Chris Woakes – 3
Wickets: 2 Average: 98.50
Sometimes, statistics don’t tell the whole story. However, in Woakes’ case, they really do. Even an average South African batting line-up found him unthreatening. He falls into the category of “very good county bowler” but no more. There are plenty more dangerous pace bowlers up England’s sleeve and it puzzles me why Mark Footit wasn’t given an opportunity in the final ‘dead rubber’. Woakes still has a role to play in limited overs cricket for England but a career test bowling average of 63.75 tells its own story.
Stuart Broad – 8
Wickets: 18 Average: 20.61
From being a hit the deck bowler in the early part of his career, Broad has developed beautifully in the last few years into an intelligent yet fearsome operator, not unlike Glenn McGrath. He has realised that he can use his height as a surprise weapon and has found that perfect ‘in between’ length that batsmen hate, alongside an ability to move the ball off the seam. And he has a canny knack of delivering match-winning spells like his 6-17 in Johannesburg. Lead the attack admirably in Anderson’s absence.
Steven Finn – 7
Wickets: 11 Average: 26.09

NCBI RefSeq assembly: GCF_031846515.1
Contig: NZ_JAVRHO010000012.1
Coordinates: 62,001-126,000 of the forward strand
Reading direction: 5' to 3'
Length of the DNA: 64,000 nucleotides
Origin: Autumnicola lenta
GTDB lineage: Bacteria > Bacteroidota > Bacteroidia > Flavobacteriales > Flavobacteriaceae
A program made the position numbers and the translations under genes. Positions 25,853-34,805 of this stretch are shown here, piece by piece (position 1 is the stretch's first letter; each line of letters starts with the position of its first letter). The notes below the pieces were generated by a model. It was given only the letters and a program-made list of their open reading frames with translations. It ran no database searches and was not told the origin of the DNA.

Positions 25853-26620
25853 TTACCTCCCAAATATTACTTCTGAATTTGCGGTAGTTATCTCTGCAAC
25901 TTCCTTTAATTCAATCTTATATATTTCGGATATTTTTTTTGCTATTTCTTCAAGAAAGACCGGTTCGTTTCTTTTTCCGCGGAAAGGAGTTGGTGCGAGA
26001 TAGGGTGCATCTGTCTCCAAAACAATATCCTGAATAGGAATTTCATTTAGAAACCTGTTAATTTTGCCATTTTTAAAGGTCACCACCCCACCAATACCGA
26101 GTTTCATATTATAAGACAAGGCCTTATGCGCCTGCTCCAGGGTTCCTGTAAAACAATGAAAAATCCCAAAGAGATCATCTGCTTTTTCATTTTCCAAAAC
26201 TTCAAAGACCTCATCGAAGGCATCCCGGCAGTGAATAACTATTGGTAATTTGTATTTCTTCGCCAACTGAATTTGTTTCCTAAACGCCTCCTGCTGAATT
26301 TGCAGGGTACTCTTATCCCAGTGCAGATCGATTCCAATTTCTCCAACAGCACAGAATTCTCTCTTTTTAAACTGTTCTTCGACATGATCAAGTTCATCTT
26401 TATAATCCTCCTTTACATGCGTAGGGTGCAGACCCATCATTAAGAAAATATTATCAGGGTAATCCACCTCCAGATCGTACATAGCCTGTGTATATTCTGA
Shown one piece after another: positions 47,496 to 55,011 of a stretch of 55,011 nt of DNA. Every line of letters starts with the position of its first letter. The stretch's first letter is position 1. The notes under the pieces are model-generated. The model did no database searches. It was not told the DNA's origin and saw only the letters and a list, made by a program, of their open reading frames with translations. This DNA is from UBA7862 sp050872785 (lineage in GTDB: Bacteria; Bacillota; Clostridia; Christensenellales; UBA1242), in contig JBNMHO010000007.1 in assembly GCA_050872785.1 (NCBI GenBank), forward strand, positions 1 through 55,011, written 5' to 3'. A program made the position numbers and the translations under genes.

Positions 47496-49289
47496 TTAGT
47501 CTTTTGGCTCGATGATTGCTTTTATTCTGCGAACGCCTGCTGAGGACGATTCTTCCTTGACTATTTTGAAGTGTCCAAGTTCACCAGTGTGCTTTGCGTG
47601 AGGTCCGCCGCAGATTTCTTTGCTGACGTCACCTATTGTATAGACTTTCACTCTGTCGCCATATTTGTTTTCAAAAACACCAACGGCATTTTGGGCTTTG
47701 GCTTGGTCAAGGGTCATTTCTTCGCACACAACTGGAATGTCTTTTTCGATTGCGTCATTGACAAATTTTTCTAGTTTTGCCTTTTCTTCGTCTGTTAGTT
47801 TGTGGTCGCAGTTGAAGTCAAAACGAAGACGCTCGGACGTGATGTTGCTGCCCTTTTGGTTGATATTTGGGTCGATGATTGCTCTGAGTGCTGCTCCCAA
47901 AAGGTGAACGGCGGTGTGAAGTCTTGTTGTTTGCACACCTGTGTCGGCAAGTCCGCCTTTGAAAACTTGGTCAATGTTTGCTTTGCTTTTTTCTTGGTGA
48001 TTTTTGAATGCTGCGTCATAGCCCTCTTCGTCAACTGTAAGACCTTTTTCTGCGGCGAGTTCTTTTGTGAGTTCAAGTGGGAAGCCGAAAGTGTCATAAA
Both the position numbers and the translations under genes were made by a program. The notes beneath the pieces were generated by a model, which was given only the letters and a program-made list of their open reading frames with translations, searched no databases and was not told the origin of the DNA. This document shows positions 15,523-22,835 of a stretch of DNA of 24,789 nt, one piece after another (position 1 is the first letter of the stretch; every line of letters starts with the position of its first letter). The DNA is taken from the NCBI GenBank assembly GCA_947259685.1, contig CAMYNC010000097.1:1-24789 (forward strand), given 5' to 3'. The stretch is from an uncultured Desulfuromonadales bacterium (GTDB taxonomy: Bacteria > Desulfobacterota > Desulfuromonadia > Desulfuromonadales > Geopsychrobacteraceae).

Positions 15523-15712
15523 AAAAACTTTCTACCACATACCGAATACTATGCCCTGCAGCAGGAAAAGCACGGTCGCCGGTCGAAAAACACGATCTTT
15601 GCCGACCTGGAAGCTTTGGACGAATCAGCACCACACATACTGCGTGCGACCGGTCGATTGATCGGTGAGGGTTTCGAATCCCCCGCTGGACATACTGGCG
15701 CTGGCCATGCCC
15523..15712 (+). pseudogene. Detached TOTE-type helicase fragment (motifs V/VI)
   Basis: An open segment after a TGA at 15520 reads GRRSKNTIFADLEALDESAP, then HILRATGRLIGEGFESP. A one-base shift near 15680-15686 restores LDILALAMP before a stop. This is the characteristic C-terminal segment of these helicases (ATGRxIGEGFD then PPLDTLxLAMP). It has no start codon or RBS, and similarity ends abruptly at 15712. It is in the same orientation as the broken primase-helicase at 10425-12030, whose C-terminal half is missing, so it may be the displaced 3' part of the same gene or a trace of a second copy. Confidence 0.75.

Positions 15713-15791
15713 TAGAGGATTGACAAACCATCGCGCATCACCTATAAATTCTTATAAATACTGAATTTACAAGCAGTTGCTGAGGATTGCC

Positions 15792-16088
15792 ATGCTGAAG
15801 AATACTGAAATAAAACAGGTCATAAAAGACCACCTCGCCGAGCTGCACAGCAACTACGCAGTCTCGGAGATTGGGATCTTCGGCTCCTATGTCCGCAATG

I’m a big fan of Steven Finn. He has, at times, been treated shoddily by the England management which hasn’t necessarily helped his development, but recently he has found a bit more control whilst still maintaining his incredible strike rate (of current players to have taken over 100 wickets, only Dale Steyn’s is lower). Now and then he can bowl some total dross but he is awkward to face and also has an amazing propensity to take wickets with seemingly innocuous deliveries. He is also the perfect complement to the relentless accuracy of Broad and Anderson.
James Anderson – 5
Wickets: 7 Average: 43.00
Not a vintage series for Anderson – he never really got going and in my opinion he didn’t quite look fully fit. His customary zip was strangely absent but reports of his demise, as suggested by AB de Villiers, are wide of the mark. He may be advancing in years but he can still control the cricket ball as if it were on a piece of string. When he is at his best there is no finer bowler on the planet. Still has a lot to offer this England side.